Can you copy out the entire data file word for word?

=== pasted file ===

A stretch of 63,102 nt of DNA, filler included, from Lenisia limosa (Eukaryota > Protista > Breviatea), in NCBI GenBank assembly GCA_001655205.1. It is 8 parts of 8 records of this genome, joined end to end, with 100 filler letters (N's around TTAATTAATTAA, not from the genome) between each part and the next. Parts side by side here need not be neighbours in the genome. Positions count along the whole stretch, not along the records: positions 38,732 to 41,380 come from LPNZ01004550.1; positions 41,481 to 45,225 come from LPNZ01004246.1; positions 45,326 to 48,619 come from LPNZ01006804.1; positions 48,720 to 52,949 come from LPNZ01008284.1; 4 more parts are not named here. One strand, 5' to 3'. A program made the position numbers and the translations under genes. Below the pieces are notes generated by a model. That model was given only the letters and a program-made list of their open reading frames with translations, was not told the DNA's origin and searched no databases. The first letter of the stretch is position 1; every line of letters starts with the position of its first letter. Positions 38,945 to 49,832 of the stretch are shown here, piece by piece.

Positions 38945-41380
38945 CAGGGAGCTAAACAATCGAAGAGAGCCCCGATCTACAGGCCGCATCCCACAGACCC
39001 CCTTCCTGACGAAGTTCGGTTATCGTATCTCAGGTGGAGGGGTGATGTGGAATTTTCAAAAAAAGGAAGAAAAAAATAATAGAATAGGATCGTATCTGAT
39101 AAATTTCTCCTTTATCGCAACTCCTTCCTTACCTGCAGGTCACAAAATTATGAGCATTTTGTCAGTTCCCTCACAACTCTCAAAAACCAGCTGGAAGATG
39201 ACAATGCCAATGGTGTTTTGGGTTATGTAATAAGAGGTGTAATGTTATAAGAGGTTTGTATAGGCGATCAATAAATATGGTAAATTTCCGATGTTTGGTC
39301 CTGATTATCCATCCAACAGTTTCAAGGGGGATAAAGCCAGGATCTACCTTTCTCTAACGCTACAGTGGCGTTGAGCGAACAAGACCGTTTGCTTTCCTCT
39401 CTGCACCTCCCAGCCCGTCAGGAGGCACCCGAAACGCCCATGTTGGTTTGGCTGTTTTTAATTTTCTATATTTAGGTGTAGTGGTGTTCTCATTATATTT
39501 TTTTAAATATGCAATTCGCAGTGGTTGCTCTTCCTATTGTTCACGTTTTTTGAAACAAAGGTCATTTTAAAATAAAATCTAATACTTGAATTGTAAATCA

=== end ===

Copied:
A stretch of 63,102 nt of DNA, filler included, from Lenisia limosa (Eukaryota > Protista > Breviatea), in NCBI GenBank assembly GCA_001655205.1. It is 8 parts of 8 records of this genome, joined end to end, with 100 filler letters (N's around TTAATTAATTAA, not from the genome) between each part and the next. Parts side by side here need not be neighbours in the genome. Positions count along the whole stretch, not along the records: positions 38,732 to 41,380 come from LPNZ01004550.1; positions 41,481 to 45,225 come from LPNZ01004246.1; positions 45,326 to 48,619 come from LPNZ01006804.1; positions 48,720 to 52,949 come from LPNZ01008284.1; 4 more parts are not named here. One strand, 5' to 3'. A program made the position numbers and the translations under genes. Below the pieces are notes generated by a model. That model was given only the letters and a program-made list of their open reading frames with translations, was not told the DNA's origin and searched no databases. The first letter of the stretch is position 1; every line of letters starts with the position of its first letter. Positions 38,945 to 49,832 of the stretch are shown here, piece by piece.

Positions 38945-41380
38945 CAGGGAGCTAAACAATCGAAGAGAGCCCCGATCTACAGGCCGCATCCCACAGACCC
39001 CCTTCCTGACGAAGTTCGGTTATCGTATCTCAGGTGGAGGGGTGATGTGGAATTTTCAAAAAAAGGAAGAAAAAAATAATAGAATAGGATCGTATCTGAT
39101 AAATTTCTCCTTTATCGCAACTCCTTCCTTACCTGCAGGTCACAAAATTATGAGCATTTTGTCAGTTCCCTCACAACTCTCAAAAACCAGCTGGAAGATG
39201 ACAATGCCAATGGTGTTTTGGGTTATGTAATAAGAGGTGTAATGTTATAAGAGGTTTGTATAGGCGATCAATAAATATGGTAAATTTCCGATGTTTGGTC
39301 CTGATTATCCATCCAACAGTTTCAAGGGGGATAAAGCCAGGATCTACCTTTCTCTAACGCTACAGTGGCGTTGAGCGAACAAGACCGTTTGCTTTCCTCT
39401 CTGCACCTCCCAGCCCGTCAGGAGGCACCCGAAACGCCCATGTTGGTTTGGCTGTTTTTAATTTTCTATATTTAGGTGTAGTGGTGTTCTCATTATATTT
39501 TTTTAAATATGCAATTCGCAGTGGTTGCTCTTCCTATTGTTCACGTTTTTTGAAACAAAGGTCATTTTAAAATAAAATCTAATACTTGAATTGTAAATCA